ENERGY: by Patrick J. ByrneNews Weekly
US to achieve energy independence in 15 years
, December 22, 2012
The United States, as it aims to reach energy self-sufficiency within 15 years, now has a “gas glut” that is forcing down energy prices and helping to revive US manufacturing.
The US — which currently imports six million barrels of oil per day from the rest of the world — is on track to meet all its energy needs within 15 years from domestic sources and from three million barrels per day from neighbouring Canada and Mexico.
The world’s biggest energy-user has a deliberate policy of achieving energy independence, so that it is no longer dependent on oil imports from volatile Middle East countries.
In 2007, President George W. Bush signed the Energy Independence and Security Act.
The stated aim of this law is “to move the United States toward greater energy independence and security, to increase the production of clean renewable fuels, to protect consumers, to increase the efficiency of products, buildings, and vehicles, to promote research on and deploy greenhouse gas capture and storage options, and to improve the energy performance of the Federal Government, and for other purposes”.
For example, the Act set new fuel economy and emission standards for motor vehicles, and required all federal agencies to purchase only vehicles that met those new standards.
In reaching the new standards, the manufacture of biofuels has been required, particularly for reducing diesel-vehicle emissions by 50 per cent.
Together, the Energy Independence Act and new technologies have led to a massive increase in gas and biofuels production.
Following a huge increase in the production of gas from America’s vast shale oil deposits, a “gas glut” has forced down the price of gas by 78 per cent since 2008, according to The Banker magazine (September 6, 2012), published by the UK’s Financial Times.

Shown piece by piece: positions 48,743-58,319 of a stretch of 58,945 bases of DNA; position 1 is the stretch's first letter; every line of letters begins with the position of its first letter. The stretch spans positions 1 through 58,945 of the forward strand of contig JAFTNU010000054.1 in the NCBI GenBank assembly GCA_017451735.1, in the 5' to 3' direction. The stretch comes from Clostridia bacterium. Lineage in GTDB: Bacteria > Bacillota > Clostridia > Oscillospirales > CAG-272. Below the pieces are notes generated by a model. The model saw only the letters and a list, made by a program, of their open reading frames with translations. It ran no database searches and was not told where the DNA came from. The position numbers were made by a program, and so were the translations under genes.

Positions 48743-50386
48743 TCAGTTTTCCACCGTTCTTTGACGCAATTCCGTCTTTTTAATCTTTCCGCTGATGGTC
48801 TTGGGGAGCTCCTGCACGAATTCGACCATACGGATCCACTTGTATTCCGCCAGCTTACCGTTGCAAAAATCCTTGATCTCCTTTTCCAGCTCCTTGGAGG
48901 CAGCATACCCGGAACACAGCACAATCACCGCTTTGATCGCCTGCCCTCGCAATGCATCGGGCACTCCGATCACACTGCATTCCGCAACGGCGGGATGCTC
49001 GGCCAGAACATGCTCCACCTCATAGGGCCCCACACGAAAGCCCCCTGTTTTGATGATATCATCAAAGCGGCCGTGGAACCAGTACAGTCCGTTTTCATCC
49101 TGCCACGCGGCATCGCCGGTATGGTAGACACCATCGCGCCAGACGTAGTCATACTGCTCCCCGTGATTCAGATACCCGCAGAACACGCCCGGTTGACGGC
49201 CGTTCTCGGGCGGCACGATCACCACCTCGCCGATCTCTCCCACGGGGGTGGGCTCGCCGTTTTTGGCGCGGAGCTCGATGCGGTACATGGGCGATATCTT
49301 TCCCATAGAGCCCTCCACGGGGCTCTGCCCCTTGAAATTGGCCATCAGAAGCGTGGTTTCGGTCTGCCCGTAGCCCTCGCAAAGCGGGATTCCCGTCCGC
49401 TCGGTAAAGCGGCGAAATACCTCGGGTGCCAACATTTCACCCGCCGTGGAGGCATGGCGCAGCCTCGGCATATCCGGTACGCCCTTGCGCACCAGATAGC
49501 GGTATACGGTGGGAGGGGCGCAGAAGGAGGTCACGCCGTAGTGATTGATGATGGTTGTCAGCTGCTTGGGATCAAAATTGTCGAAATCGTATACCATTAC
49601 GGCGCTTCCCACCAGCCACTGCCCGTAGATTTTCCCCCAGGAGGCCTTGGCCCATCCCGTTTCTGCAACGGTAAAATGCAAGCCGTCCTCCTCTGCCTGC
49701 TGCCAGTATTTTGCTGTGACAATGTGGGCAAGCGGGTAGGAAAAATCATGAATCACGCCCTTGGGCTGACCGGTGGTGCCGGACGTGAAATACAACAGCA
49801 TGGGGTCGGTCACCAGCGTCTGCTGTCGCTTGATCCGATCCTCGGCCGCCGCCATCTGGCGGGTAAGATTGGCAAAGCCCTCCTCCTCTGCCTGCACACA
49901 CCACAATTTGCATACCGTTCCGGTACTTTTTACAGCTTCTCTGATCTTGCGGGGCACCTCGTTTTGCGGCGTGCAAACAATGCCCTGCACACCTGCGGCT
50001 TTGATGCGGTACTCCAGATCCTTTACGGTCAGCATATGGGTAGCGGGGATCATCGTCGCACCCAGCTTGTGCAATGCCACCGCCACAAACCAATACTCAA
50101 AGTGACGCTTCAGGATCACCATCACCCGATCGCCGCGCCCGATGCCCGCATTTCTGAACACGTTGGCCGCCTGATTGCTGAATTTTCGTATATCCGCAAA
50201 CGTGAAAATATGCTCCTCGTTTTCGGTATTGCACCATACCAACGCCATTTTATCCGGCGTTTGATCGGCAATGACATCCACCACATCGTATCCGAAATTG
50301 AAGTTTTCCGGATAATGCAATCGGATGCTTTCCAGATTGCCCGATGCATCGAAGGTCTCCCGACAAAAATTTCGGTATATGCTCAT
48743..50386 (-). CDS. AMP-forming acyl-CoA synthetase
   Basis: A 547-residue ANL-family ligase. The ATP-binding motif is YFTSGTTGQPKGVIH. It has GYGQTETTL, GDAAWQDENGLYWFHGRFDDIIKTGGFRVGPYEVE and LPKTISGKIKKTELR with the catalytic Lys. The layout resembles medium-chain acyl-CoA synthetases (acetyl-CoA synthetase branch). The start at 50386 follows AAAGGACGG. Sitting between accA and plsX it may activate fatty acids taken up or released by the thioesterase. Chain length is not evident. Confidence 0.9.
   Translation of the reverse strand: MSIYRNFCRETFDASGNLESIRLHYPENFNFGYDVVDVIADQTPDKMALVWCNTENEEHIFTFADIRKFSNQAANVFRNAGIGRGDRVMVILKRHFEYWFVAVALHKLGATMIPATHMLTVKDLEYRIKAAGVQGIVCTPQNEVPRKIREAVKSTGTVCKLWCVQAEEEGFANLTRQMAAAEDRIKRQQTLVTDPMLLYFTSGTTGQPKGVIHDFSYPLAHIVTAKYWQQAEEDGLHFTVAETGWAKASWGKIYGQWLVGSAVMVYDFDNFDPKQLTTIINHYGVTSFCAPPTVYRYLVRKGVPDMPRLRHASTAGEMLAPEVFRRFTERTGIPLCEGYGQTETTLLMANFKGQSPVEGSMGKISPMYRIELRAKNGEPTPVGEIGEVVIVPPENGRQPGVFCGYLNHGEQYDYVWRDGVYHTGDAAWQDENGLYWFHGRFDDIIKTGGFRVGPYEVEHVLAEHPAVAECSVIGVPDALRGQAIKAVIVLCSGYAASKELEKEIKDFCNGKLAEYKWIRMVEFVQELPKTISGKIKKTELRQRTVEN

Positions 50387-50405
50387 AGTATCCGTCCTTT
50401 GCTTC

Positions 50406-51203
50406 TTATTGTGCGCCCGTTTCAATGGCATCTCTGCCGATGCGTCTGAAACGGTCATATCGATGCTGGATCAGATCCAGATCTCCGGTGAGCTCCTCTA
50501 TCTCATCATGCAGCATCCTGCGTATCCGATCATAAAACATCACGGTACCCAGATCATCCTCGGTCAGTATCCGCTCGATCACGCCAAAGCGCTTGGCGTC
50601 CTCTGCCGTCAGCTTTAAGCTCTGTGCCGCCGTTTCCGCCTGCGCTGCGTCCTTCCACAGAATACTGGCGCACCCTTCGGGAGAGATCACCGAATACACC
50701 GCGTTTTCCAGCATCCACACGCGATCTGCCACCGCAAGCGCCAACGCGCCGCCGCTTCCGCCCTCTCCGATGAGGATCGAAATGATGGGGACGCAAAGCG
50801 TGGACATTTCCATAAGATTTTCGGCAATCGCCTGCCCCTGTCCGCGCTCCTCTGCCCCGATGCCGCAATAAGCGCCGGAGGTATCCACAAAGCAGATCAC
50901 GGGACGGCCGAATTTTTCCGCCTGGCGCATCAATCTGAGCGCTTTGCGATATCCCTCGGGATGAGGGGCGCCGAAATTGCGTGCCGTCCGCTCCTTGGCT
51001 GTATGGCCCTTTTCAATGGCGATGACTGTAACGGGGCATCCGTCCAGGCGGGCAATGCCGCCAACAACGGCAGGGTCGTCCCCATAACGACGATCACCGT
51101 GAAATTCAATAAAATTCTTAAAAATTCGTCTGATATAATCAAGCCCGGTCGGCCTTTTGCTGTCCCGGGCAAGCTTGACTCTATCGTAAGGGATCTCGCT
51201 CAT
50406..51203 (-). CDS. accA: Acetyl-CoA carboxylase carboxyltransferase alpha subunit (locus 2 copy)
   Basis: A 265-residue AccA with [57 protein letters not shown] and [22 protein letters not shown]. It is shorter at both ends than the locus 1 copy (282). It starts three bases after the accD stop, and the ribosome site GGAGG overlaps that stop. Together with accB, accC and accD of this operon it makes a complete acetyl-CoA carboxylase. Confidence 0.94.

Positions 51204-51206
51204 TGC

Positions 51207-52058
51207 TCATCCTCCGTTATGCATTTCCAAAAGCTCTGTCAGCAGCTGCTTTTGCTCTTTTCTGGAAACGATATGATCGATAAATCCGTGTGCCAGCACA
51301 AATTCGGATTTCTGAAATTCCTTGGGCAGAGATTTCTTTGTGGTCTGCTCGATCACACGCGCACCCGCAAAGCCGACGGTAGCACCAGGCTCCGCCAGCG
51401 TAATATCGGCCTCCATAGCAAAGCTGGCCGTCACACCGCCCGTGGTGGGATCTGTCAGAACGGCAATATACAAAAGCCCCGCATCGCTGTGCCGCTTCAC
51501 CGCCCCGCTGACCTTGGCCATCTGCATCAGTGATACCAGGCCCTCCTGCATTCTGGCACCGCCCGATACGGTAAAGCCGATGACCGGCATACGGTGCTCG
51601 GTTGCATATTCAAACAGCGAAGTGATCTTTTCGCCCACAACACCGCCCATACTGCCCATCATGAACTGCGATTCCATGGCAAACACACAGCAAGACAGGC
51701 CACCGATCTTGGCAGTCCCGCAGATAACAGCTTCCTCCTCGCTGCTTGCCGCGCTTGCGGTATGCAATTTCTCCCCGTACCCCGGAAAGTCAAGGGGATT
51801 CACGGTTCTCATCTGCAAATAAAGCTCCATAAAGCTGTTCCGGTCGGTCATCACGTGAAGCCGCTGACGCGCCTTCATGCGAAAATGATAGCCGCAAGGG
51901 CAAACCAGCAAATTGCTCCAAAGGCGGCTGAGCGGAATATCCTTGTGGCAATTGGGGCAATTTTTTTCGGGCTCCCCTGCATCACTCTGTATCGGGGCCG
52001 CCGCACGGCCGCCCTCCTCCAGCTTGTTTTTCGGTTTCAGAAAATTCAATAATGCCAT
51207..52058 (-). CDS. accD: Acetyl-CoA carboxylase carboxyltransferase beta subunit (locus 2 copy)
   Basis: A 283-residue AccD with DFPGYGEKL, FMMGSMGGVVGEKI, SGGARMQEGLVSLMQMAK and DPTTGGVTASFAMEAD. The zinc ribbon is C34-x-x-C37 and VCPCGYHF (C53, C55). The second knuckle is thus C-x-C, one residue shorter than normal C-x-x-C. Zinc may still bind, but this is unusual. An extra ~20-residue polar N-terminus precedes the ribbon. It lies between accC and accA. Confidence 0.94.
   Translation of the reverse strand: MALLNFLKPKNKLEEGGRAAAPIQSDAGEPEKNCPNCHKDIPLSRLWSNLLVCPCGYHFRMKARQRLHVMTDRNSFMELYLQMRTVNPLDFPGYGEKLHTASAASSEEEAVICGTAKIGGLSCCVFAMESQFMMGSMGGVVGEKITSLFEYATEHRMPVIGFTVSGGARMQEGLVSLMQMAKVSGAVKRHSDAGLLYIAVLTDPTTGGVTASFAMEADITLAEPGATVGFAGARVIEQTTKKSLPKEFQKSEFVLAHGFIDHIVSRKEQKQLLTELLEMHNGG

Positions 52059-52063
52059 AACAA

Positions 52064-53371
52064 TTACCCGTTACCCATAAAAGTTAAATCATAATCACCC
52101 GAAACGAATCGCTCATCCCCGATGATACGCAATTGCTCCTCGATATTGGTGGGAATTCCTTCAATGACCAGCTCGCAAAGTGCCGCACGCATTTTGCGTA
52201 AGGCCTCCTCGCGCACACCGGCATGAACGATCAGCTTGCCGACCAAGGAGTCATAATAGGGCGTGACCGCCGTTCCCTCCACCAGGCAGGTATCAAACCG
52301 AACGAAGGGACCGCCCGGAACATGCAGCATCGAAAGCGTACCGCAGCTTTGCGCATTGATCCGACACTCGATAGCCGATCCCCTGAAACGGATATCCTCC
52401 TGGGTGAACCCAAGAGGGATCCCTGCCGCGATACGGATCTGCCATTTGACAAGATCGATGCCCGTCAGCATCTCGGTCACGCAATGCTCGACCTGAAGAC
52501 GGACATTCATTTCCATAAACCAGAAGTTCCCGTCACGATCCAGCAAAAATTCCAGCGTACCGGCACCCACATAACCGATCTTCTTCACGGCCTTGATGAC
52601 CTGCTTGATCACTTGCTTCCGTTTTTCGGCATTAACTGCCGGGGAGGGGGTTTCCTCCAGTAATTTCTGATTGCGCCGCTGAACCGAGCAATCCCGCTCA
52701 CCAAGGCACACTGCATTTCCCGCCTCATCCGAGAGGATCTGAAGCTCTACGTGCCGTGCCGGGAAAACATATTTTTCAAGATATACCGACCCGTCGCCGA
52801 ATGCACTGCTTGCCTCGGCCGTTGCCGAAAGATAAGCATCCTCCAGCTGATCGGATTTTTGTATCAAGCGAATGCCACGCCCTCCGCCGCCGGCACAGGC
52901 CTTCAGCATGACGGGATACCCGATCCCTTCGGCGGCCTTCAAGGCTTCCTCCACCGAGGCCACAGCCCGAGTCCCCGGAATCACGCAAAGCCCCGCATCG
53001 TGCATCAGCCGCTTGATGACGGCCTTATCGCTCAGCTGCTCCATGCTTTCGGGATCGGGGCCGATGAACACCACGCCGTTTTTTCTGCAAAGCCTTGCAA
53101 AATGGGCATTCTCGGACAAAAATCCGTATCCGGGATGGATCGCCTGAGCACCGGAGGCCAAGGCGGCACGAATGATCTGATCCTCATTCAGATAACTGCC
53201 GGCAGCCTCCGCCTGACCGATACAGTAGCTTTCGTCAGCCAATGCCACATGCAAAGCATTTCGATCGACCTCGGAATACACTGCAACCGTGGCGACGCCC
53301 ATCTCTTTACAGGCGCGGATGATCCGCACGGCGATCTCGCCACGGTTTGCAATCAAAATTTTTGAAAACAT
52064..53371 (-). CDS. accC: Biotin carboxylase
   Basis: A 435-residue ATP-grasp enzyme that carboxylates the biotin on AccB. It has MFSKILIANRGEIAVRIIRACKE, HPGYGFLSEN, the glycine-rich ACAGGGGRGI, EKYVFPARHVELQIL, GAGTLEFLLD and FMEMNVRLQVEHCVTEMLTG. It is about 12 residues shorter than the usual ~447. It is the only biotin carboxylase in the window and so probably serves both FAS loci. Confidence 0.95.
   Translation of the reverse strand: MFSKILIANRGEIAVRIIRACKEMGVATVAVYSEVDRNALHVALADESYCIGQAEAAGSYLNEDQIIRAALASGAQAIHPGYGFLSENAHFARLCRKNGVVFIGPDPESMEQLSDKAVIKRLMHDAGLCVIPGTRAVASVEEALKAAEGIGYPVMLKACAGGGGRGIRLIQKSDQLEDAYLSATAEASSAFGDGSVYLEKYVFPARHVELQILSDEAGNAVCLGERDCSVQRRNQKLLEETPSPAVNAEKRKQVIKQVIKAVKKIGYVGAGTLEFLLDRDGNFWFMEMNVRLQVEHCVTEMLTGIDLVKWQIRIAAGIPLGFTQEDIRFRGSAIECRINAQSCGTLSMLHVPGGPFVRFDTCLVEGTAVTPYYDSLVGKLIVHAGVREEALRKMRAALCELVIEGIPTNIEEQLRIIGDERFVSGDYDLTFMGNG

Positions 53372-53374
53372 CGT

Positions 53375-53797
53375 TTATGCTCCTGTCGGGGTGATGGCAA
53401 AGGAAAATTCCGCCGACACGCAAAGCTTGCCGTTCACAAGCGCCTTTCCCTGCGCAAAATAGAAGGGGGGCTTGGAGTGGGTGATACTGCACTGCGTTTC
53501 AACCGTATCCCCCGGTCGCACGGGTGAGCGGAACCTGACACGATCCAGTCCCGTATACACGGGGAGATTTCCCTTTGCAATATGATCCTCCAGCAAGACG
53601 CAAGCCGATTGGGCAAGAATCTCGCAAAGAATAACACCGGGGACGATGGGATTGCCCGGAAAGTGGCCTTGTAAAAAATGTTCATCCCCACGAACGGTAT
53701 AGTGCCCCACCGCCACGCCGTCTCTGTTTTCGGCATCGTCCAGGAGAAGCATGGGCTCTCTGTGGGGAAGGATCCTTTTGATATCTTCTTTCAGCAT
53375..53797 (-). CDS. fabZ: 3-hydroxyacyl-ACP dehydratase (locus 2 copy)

This has led to heavy trucks switching from diesel to gas engines, according to the Wall Street Journal (May 23, 2012).
There was no significant gas extracted from shale deposits in 2000, yet gas now accounts for one-third of US gas supplies. The US is the fastest growing producer of gas in the world.
Coal-generated electricity has fallen from 45 per cent in the first quarter of 2011, to 36 per cent a year later, as gas has replaced coal.
A paradigm shift is underway as the US looks to extract both gas and oil from its vast untapped shale oil deposits.
Further, the US is now the world’s largest producer of ethanol fuel for transport.
By 2015 it will be producing the equivalent of almost one million barrels of ethanol per day, about one-third from sugar cane and the rest from corn, according to the US Energy Information Administration (EIA). One barrel equals 42 gallons, or 160 litres.
According to US Agriculture Secretary Tom Vilsack the production of biofuels has lowered the cost of transport fuels by between 25 cents and US$1.30 (BBC Business News, August 8, 2012).
The falling cost of energy is helping to make US industry globally competitive again. This is one factor behind a moderate revival of US manufacturing.
The Banker has pointed out how petrochemical companies, that were planning to put their plants in the Middle East, are now building their them near US gas supplies.
A Boston Consulting Group (BCG) report, Made in America Again (August 2011), says that some US manufacturers are moving part of their production back home from China and elsewhere. For example:
• Caterpillar Inc. has repatriated manufacturing of construction excavators, boosting investment in facilities in Texas, Arkansas and Illinois.
• NCR Corp has brought back production of automatic teller-machines (ATMs) to Georgia, creating 870 jobs.
• Toymaker Wham-O moved production of Frisbees and Hula-Hoops from China and Mexico to the United States.
More such announcements are likely over the next few years, with a major turning-point expected around 2015, according to Hal Sirkin, a senior BCG partner and lead author of the study.
While wages in China are still a fraction of what US workers earn, that difference is expected to narrow, with a Chinese worker earning about 17 per cent as much as his or her US counterpart four years from now. (The Huffington Post, May 5, 2011).
Factoring in higher US productivity rates, the weaker US dollar, shipping costs and protecting intellectual property, the cost difference between producing in the US as opposed to China could narrow further.
What a contrast there is between the US and Australia.
In the US, energy prices are falling and manufacturing is growing, while in Australia the costs of electricity and transport fuels are rising.
The US will be energy-independent in 15 years, whereas Australia will have gone from importing 20 per cent of its liquid fuels in 2000, to importing 80 per cent around 2015, possibly at an annual cost of around $90 billion, according to modelling by Queensland Energy Resources.
Patrick J. Byrne is vice-president of the National Civic Council.
 Harold L. Sirkin, Michael Zinser and Douglas Hohner, Made in America, Again: Why Manufacturing Will Return to the US (Boston Consulting Group), August 2011.